But, in a lot of ways, Mayfair did some pretty bad things.
Well, that’s debatable. We’re always going to have to leave that up for [the audience] — you take an opinion or a stance. Mayfair felt that she was doing something by taking down these criminals. No matter how she found out the information, she felt that it was a good thing to be able to lock these felons away and expose certain things. Should she have done it? Probably not. But, for her, it was like our hands are always tied by the bureaucracy, and finally here’s something that’s going to give us the opportunity to really take these people off the streets. So would I do it? Probably not. But, [for] somebody in her position, I think it is a very, very, very tough decision.
Do you think she deserved to die over it, though?
No. I don’t think she deserved to die over it. And I’m not sure that she dies over Daylight. I think she dies because she’s uncovered who this group is, or a portion of what these people are up to. I think that’s why she dies.
How do you think this will change the team since Mayfair was the beating heart of this group?
Right. I think they’ll survive. [Laughs.] Weller will be in charge, and they’ll figure it all out and work together. I don’t know how it’s going to go in terms of what happens with Jane and all that stuff, but Mayfair has left a fair few clues for them to uncover what she knows so far, anyway.
You’re filming your death scene today. How do you get into that mindset?
Well, the mindset is, she doesn’t know she’s going to die, and so you have to go into it like that without dropping any clues as to lingering stares or anything like that, like this is the end. You’ve got to play it as if you’re going to get out of it, that you’re going to bring this Oscar guy in, you’re going to bring Jane in, and then go from there.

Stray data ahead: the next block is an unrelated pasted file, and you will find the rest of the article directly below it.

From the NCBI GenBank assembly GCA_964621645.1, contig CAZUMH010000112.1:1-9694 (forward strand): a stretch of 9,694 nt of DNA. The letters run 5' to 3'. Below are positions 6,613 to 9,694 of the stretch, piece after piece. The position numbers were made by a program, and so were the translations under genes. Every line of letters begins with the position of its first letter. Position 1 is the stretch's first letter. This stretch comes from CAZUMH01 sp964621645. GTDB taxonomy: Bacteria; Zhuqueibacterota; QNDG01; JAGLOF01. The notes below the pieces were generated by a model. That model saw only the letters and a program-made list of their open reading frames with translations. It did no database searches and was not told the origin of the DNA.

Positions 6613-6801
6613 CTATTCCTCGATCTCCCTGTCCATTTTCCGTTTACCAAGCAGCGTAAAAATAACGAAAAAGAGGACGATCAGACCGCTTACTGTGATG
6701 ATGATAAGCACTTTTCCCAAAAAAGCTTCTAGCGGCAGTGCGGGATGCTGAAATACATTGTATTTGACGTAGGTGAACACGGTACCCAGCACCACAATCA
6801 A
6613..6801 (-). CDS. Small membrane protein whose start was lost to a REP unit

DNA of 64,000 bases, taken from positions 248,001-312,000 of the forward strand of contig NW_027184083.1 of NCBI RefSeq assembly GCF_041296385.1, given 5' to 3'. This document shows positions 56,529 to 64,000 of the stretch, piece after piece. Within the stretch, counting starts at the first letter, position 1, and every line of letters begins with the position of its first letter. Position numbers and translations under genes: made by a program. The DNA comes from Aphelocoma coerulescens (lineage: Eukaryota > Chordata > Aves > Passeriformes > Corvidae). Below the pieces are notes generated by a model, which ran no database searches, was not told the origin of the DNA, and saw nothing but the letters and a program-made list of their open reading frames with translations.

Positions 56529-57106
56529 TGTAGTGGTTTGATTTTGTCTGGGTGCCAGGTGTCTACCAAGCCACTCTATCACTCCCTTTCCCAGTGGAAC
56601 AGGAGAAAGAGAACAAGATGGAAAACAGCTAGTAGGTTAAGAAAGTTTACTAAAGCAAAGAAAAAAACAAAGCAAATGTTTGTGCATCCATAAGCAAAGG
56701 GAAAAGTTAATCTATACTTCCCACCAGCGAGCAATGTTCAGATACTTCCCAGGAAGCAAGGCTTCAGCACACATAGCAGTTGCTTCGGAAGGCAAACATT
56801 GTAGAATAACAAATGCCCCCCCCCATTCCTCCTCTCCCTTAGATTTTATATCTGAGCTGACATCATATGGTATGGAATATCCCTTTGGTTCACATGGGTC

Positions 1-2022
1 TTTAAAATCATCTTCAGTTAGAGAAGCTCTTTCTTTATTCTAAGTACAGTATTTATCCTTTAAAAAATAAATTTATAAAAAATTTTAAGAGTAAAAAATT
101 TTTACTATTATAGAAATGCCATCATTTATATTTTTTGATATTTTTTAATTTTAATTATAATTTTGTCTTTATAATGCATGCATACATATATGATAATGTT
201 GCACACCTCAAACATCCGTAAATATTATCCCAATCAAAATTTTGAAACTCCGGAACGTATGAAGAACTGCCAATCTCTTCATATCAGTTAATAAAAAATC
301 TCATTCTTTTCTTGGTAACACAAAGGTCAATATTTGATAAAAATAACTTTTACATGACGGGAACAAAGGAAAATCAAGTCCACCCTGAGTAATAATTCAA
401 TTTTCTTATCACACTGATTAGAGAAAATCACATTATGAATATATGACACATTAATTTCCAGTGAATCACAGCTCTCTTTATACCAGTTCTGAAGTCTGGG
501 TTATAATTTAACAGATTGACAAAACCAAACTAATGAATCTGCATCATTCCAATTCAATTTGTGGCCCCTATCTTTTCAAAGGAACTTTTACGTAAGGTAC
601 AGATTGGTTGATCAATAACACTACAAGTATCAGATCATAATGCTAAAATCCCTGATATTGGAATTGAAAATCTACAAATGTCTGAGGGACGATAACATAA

Is this your first death scene as an actress?
Yeah, this is. So they’re very bloody lucky, I’d say.
The show does deal in a lot of flashbacks. Do you hope to see Mayfair return, maybe tell more of that story between her and Sofia?
I don’t see that happening, really, but you never know. You never know.
Mayfair’s death is coming in a year of television where a lot of LGBT characters are being killed off. Do you expect any backlash in that regard?
I have not seen anything thus far. Look, I just think there’s a lot of killing, full stop. But I do think that people should be a bit more sort of cognizant of what’s happening and just taper that. Arrest people, man. I mean, we’re in law enforcement. Have a few more arrests other than shooting to kill. I don’t know, if there has been a series of these deaths, I think that there may be, some people might not be happy about it and what it represents or doesn’t represent. I mean, I can’t say. And obviously I don’t write them, so it’s out of my hands in terms of how things are dealt with. I mean, I was very, like, “If we’re going to do this, let’s do it properly with her whole sexuality, because it’s important to have that representation.” Sarita and I talked a lot about the scene — although you don’t really see much of it — but just in terms of a relationship, and just focusing on that, and not knocking it over people’s heads that it’s two women.